The story begins with the introduction of fire by Metron to a primitive man (the imagination) and ends with the same man, now aged, dieing “like smoke”…”but the fire burns on”. We then see what appears to be Bruce Wayne/Batman drawing a figure of a bat on the cave wall. The replication of the observed world ( a bat, the orrery?, in symbolic form, changes the observed world through an act of interpretation. In simple terms when you tell a story an audience must interpret it for it to exist and have meaning.

On the one hand Anti-life is the antithesis of imagination. Darkseid has none and therefore desires a universe of undifferentiated by novelty or individuality. There is no imagination or will in his universe only a meaningless sameness.

The monitors on the other hand are becoming differentiated, moving away from identicality towards
individuality. they are ‘infected’ by the worlds (stories) they monitor (read).

Monitor Tahotech says “…our story has become toxic…out of control…we must end it…” A direct comment on the state of the DC Universe? An acknowledgement of the chaos of mutliple imaginations of the many readers and writers all trying to be forced into a coherent narrative that conversely is the opposite of imagination.

If I took anything away from Final Crisis it’s the understanding that imagination is boundless, that the possibilities of storytelling has no limits and that we each have our own stories to tell and that they can all exist together despite their contradictions and inconsistencies.

Dan Larkin said: “Finally read this. I liked it quite a bit- though it could’ve benefited from about 10 extra pages, I think. I didn’t find it all that confusing, honestly. A lot of stuff happened, so obviously I got more out of it after reading it a second time, but that’s a good thing, right? And the ending with Batman was damned near perfect.”

Agreed 100%.

The fact that the last page leads directly to the cover of the first issue is a great touch, and goes back to Morrison’s recurring theme of circular lives/narratives…

(I also love that the monitors’ end came the same way as the Invisibles’…)

To illustrate how the issue confused me, personally, three examples:

1) I had no idea that I was supposed to understand that Hawkman and Hawkgirl had died, until I read this thread.

2) I thought the issue ended with Batman not in the past, but in the future, with a dying elderly Kamandi, not Anthro. Why did I think this? Because Morrison said that Kamandi would appear on the last page. Apparently he changed his mind at some point, but the old dying guy isn’t identified by name. I suppose if I went back and looked at the caption boxes from the issue I read nine months ago, that might have tipped me off, but instead, it was again this thread that schooled me on who this was supposed to be, and when Batman was.

3) Something I’m *still* completely unclear on is the Frankenstein sequence. The caption boxes, which may or may not be narration by Wonder Woman (that’s not clear), say that “Morticoccus…designed to strip Earth’s heroes of their powers, had no effect on a living dead man. And the villains had been inoculated.” First, when did this inoculation take place? Second, why, on the very next page, does it show Supergirl, Stargirl, Red Tornado, and Power Girl all fighting (with their powers) alongside Frankenstein? Is there a virus loose, or not? Why is it not affecting those heroines? What’s the point of the darn caption box explaining Frankenstein’s specialness when the next page shows him not being all that special?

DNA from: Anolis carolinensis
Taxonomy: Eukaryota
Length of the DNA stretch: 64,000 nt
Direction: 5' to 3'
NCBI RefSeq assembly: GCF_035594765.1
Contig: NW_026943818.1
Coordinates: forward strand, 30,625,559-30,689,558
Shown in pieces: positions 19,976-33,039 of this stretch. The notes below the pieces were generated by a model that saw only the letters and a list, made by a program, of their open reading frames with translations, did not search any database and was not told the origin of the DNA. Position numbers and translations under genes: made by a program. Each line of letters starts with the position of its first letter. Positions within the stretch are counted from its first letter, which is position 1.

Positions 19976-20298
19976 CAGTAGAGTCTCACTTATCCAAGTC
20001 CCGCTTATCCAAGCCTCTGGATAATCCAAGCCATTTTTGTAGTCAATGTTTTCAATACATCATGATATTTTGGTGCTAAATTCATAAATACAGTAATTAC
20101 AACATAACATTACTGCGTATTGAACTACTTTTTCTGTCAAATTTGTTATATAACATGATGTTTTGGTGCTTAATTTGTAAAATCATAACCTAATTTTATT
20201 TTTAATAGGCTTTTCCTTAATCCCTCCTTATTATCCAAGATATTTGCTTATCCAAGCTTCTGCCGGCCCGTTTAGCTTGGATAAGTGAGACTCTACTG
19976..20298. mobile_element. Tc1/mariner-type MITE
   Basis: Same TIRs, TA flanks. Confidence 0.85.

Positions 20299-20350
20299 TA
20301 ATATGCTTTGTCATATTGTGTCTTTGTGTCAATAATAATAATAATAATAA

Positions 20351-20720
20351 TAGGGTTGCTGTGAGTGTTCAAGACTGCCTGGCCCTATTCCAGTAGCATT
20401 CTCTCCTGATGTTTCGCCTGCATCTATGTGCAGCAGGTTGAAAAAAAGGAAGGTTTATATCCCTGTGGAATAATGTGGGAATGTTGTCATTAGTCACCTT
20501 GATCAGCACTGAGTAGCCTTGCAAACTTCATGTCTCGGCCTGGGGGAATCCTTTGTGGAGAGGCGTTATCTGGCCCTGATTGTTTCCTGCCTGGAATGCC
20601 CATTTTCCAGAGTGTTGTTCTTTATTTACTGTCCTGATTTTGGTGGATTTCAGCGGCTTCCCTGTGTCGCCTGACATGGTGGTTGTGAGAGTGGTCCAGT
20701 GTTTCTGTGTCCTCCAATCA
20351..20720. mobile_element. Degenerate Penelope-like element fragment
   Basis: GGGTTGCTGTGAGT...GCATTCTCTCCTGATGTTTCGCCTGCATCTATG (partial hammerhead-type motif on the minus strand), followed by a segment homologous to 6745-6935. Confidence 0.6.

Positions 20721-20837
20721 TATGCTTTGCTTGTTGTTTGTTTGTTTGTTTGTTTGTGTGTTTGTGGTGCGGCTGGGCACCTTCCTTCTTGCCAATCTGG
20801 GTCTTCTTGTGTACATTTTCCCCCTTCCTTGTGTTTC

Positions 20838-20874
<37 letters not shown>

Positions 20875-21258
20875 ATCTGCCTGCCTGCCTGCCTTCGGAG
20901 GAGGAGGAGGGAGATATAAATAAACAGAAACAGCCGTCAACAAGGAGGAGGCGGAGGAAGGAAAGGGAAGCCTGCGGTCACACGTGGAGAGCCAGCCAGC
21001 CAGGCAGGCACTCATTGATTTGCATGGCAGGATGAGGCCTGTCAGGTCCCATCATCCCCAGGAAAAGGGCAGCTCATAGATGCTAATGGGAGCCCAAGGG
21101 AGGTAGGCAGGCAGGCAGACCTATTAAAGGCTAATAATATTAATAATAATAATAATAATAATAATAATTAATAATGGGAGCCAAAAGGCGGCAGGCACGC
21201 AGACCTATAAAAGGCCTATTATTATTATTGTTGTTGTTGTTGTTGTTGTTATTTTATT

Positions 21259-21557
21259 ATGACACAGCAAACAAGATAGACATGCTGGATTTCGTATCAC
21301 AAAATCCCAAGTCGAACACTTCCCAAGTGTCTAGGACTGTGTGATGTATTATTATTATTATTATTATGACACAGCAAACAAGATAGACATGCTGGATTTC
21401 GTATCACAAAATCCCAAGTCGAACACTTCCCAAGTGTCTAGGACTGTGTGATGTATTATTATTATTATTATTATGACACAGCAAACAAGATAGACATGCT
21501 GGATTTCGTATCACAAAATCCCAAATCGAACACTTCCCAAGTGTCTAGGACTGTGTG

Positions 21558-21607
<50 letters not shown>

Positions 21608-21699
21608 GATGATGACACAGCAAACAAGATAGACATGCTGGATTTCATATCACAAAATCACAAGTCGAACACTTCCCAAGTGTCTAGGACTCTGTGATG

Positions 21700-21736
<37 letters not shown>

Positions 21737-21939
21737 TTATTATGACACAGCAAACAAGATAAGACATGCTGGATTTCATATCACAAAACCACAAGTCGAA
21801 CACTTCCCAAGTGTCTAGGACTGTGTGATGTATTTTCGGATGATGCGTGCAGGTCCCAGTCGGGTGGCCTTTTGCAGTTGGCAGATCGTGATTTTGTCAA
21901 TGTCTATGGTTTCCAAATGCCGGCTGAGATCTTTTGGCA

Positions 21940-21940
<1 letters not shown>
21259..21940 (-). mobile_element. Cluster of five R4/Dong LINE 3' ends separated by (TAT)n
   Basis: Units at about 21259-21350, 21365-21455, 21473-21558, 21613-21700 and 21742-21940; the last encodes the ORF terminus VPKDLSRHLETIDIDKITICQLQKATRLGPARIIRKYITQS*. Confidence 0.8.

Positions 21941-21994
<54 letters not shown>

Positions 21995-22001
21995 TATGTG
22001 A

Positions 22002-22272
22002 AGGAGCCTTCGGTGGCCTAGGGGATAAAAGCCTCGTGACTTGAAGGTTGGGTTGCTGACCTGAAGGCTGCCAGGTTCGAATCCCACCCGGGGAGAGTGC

[...] am amazed at the number of positive reviews I have seen for Final Crisis. I have seen it both strongly recommended and even hailed as brilliant. [...]

I guess I just didn’t feel as engaged as the other issues. Issue 1 felt much like a murder mystery in dcu, I loved the hopelessness and despair prevalent throughout all the issues especially in issue 4 (I read that issue many a times). Issue 7 actually felt to me less like the art film I’d liked and more like the weird blockbuster movie with lots of CGI all over the place but not very interesting (to me) as solid or consistent storytelling and something I wanted over with ASAP. I didn’t really care for the detour into the multiverse and multiple supermen or the weird vampire thing (which I’d thought was Mr Mind), or the miracle machine. And I kinda laughed a bit at Monitor Tahotech or whatever his name is. And Apokolips reborn as New Genesis? I could be wrong but I thought that one of the central tenets to their story was one of duality or cosmic balance (good vs evil) but that might be my assumption or maybe doesn’t matter to the 5th world.
On a different note throughout this I keep wondering about Morrison’s description of FC as the Lord of the rings of the DCU and wonder if that analogy, either literal or not (probably not), holds up (that’s a serious question I’m wondering).